I’ve marked medical doctors who’ve actually treated patients in a medical capacity with a . I think such folks, who have been on the frontlines, tend to know a lot more than deskbound scientists or amateurs like me.

  • William Banting / William Harvey / Brillat-Savarin
    William Banting was a 19th century English undertaker who was “severely overweight”. A doctor he consulted, William Harvey, had learned in Paris from Brillat-Savarin that to lose weight, one should drop the carbs. This was the first time that Banting managed to lose weight, and he publicized his success in a famous letter, which was translated and shared widely. To this day, in Swedish “Bantar” means “dieting”. The trio Banting / Harvey / Brillat-Savarin are sort of the fathers of the low-carb movement.
  • Ancel Keys (1904 – 2004)
    Originated the theory that dietary fat causes heart disease. Swayed entire nations with his theories. The popular rhetoric is that he handpicked a few countries to make his case that consumption of fat was strongly correlated with heart disease, and that his theories took the world by storm. Denise Minger
    demolished that story, though. However, what is true is that he is “the founding father” of the fat-is-evil theory. We all love to hate him.
  • John Yudkin (1910 – 1995)
    English scientist and author of “Pure, White and Deadly”, a 1970s book exposing sugar as being behind a host of ailments. Widely ridiculed at the time. Turns out he was right.
  • Robert Atkins (1930 – 2003)
    Of the famous Atkins diet. Originally a cardiologist, in the 1960s he struggled to control his own weight. He chanced upon prior low carb research, and decided to try it for himself to great success. In 1972 his book “Dr. Atkins' Diet Revolution” came out and became an instant bestseller.

Currently active:
  • Mark Sisson
    A former Ironman competitor and long-distance runner, with a biology degree. Runs the “Mark’s Daily Apple” blog and is the author of a number of books describing the ‘primal’ lifestyle, which ranges from how to sleep to how to barbecue your food. I admit to being very impressed by Mark. His research is impeccable, and he manages to provide clarity and balanced reviews of even the most controversial issues. Makes a living from what he espouses, sells products and books, so has a commercial stake in what he says. I admire a man that can outrun almost everybody, can cook with the best of them, writes books AND debunks medical literature. Highly recommended.
  • Dr John Briffa / @DrBriffa
    An actual UK family doctor (physician, GP etc) who loves his patients. Fights a brave war with UK institutions on their ‘heart healthy advice’ doled out by organizations beholden to the grain industry. Can be a bit wonky at times with posts on ‘grounding’ to leak electrons into the beach, but still an excellent read. Digs up great research, and he must be a godsend to his patients.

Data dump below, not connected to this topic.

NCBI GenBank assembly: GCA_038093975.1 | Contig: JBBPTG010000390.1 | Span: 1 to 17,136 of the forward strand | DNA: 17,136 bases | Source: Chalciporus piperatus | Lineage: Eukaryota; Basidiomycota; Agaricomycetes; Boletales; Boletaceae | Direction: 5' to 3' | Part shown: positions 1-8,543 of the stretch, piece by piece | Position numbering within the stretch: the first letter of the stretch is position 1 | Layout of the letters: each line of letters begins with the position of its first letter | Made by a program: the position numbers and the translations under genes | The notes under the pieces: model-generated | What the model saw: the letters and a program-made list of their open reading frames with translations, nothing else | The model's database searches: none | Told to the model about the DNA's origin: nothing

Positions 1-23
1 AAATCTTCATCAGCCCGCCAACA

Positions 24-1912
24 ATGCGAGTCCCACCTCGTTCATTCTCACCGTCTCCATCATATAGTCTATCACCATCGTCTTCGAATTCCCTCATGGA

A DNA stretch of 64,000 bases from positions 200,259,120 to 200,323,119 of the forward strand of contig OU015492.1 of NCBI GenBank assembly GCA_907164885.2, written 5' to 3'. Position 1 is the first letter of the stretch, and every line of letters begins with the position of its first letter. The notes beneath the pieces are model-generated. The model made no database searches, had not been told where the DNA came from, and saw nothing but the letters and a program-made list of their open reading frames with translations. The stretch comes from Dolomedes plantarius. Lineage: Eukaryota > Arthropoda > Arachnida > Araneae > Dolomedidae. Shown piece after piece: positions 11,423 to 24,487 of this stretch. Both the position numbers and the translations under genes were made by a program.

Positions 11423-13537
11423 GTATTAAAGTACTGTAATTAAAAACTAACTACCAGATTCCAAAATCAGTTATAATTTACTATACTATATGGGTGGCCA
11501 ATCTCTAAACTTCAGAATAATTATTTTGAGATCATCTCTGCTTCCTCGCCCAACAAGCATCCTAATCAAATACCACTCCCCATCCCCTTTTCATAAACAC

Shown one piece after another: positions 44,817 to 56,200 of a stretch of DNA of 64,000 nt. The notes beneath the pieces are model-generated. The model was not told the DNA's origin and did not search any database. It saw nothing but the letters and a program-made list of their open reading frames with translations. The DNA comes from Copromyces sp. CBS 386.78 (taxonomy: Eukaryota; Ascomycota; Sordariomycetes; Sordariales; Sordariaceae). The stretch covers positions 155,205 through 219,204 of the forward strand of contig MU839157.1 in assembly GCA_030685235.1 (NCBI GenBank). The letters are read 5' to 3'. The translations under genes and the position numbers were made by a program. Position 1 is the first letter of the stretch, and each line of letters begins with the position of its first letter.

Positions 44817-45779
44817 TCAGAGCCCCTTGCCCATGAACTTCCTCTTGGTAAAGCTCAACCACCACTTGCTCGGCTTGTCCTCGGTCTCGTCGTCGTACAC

• J. Stanton
    Author of the Gnoll Credo, a well known paleo book. His story “
    Eat like a predator, not like prey” nicely brings together a lot of the paleo mindset and what it is based on.
  • Dr Thomas Dayspring / @DrLipid
    A specialist lipidologist. An expert on all matters of fat in the blood, perhaps one of the best. Believes that carbohydrates cause many issues with blood lipids, and standard bearer that “high cholesterol” is a nonsense diagnosis. Overweight, which is interesting given that he should know how to deal with that! Unlike some of the hardcore ‘low carbing solves everything’, he provides very detailed case studies on when what kind of medication is needed to treat a patient. Has commercial ties to lipid testing industry, speaker for big pharma. Still, he’s an indispensable authority and a great educator.
  • Dr Aseem Malhothra / @DrAseemMalhotra
    Dr Malhothra is a British cardiologist who thinks our current epidemic of obesity and diabetes (‘Diabesity’) can be prevented. Fights the old consensus with frequent articles in mainstream newspapers. Author of a recent and important paper in the British Medical Journal “
    The dietary advice on added sugar needs emergency surgery
  • Yoni Freedhoff / @YoniFreedhoff
    Canadian doctor, assistant professor at University of Ottawa, director of a weight loss institute. Prolific writer, antagonizes the food industry. Became famous when he got ‘disinvited’ to a food industry event when they found out his opinions. Instead, he put
    his presentation on YouTube where it got a quarter of a million views. Talks a lot about how our environment has become ‘obesogenic’, and how the food industry disingenuously works on keeping us fat. Has a broader view on obesity than many hardcore low-carbers. A force of good.
  • Jimmy Moore / @livinlowcarbman